The key to happiness is apparently having someone to come home to. The average UK happiness score is 6.6 out of 10, but the happiness of those who live alone is just 6.2. This isn't for emotional reasons, or because we want the company: it's all about the money.
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Research from SunLife found that while there is a link between income and happiness, there is a stronger link between happiness and how much cash people have left after paying the bills.
The study showed that the average UK household has an income of £2,083 a month, and once all the expenses are paid, there's £102 a week left for the household to spend as they want. People who live alone, meanwhile, have more than half the average household income - at £1,242 a month. However, once they have met their average outgoings, they have just £44 a week to spend as they wish.
This is because there are certain costs associated with running a house that bear little relation to the number of people living in that property. It means that people who live alone spend 61% of their income on housing, finance and bills, 12% on the things they consider important rather than essential and just 27% on the things that make them happy. Those who live in a two-person household, meanwhile, spend 50% on housing, finance and bills, and 9% on optional spending, which leaves them with 41% to spend as they choose.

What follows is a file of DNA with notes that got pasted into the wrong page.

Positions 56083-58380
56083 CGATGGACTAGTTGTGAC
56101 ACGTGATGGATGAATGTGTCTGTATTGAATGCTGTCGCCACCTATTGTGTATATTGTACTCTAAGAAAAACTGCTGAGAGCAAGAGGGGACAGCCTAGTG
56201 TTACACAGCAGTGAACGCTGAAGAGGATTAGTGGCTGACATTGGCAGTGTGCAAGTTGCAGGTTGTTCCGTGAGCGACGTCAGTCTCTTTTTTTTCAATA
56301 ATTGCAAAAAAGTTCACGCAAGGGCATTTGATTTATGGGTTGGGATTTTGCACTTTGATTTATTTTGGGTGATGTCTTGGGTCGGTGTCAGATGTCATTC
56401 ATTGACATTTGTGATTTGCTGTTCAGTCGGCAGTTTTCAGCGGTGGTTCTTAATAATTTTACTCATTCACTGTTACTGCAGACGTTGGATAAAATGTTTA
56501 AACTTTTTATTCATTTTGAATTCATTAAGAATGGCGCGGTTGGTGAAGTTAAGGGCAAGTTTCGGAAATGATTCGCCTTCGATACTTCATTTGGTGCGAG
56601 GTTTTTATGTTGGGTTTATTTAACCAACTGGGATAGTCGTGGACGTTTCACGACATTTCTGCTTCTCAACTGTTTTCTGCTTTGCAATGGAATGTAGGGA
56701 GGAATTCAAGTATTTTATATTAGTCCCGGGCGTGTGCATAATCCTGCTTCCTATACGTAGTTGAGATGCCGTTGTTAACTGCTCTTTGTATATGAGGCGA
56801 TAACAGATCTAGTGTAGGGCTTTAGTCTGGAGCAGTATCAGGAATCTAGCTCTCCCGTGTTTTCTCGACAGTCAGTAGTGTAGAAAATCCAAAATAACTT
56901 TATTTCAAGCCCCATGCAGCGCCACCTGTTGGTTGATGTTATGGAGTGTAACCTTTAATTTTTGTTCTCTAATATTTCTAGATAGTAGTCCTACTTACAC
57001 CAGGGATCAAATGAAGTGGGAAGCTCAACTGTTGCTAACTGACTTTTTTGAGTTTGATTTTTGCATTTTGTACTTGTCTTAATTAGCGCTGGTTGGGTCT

What can you do?
The good news is that the study also found that there are number of other financial issues linked to happiness levels that we are in more control of. The first is budgeting, because those who budget are 7% happier than those who don't.
It means that by simply drawing up a spreadsheet of income and outgoings, and balancing both sides of the equation, you can get on top of your finances, and add happiness to your life. It doesn't sound like the kind of activity that would cheer anyone up, so probably has more to do with the fact that once you have done this you are more in control of your finances and more able to free up cash for the things that make you happy.
Your level of savings also makes a difference. SunLife found that 89% of happy people have savings, compared to 60% of less happy people. Presumably this at least partly to do with the fact that they have the security of a financial safety net, so they don't have to live in fear of a nasty surprise catching them off guard.
The other option, of course, is to switch from living in a single-person household to living with someone else. It's one of the reason why plenty of people in their 20s move in with friends, to spread the costs. The question is whether this is practical for older people, or whether at a certain age, moving in with someone else and living with their foibles is definitely going to make you less happy - regardless of how much spare cash it leaves you with.
What do you think? Would you move in with someone to cut costs? Let us know in the comments.